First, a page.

LONDON, United Kingdom, May 22 – Marcus Rashford has paid tribute to his home city on the first anniversary of the Manchester Arena bombing, which killed 22 people.
On May 22, 2017 Salman Abedi, a British man of Libyan heritage, blew himself up outside the venue, which had been hosting a concert by teen pop idol Ariana Grande.
Manchester United and Manchester City adopted the tagline of “a city united” following the atrocity and Rashford has spoken of the devastating impact of the attack.
The United and England striker wrote on his club’s website of his memories of growing up in Manchester and what the city means to him, recalling his own memories of attending events.
“What happened in Manchester on 22 May, 2017 was unimaginable,” he said.
“I won’t forget the moment I found out about the bombing at the Arena. In that moment, I won’t lie, it’s so tough to process. The likelihood of you knowing someone who was directly involved in it is quite high, so it’s a difficult moment.”
United went on to win the Europa League final against Ajax on May 24, dedicating the victory to the victims of the bombing.
“We all spoke about it beforehand in the dressing room before we went out for the final and when the game had finished and we’d won, the first thing we did was make sure we showed our respects for what had happened back home,” Rashford said.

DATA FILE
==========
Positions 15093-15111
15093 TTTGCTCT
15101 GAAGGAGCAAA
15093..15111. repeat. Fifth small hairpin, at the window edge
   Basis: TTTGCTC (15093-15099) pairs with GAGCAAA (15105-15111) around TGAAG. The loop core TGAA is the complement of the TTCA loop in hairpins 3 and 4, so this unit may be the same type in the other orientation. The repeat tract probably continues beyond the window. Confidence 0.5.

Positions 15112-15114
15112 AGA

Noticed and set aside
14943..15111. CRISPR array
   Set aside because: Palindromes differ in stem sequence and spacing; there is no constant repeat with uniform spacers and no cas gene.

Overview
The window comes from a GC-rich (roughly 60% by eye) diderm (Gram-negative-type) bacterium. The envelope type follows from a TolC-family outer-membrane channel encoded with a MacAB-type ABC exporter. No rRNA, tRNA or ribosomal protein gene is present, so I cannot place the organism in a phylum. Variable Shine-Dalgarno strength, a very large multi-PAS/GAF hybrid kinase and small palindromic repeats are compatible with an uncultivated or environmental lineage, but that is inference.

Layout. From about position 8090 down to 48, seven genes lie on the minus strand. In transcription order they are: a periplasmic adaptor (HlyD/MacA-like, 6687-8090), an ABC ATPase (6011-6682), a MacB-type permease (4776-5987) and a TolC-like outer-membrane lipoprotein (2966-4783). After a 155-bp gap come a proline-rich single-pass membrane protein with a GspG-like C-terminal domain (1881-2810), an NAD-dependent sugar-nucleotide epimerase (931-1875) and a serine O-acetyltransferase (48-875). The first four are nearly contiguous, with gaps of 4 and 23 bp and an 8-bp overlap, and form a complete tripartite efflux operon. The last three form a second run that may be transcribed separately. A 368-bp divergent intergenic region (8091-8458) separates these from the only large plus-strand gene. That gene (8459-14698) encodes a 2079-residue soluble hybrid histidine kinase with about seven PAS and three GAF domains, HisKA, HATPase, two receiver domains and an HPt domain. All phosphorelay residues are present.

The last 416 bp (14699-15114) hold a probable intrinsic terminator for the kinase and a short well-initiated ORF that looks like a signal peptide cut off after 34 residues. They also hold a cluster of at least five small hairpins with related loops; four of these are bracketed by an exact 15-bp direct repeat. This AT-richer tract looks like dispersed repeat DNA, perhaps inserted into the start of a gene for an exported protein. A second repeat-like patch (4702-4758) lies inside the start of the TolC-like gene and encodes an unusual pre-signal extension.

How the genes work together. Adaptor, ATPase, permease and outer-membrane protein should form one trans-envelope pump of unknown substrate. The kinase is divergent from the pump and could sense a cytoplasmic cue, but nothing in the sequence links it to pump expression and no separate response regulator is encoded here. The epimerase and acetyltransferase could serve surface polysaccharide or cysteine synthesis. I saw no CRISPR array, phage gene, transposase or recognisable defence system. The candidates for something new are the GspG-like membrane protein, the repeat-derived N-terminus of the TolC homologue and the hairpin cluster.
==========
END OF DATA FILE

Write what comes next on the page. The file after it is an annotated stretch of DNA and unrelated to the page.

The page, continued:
Rashford and team-mate Jesse Lingard visited survivors of the attack shortly afterwards.
“We went to put smiles on faces where we could but they ended up helping us and making us smile,” he added. “I really can’t put into words how brave those incredible kids are, how brave all the victims are. I can’t find the words to do them justice.”
The Arena has since reopened and Rashford said his thoughts would always remain with those affected.
“My support still goes out to the victims and their families,” he said. Nobody will ever forget what happened but the way Manchester pulled together shows you everything you need to know about the people here. Seeing how everyone reacted made me so proud to be a Mancunian.”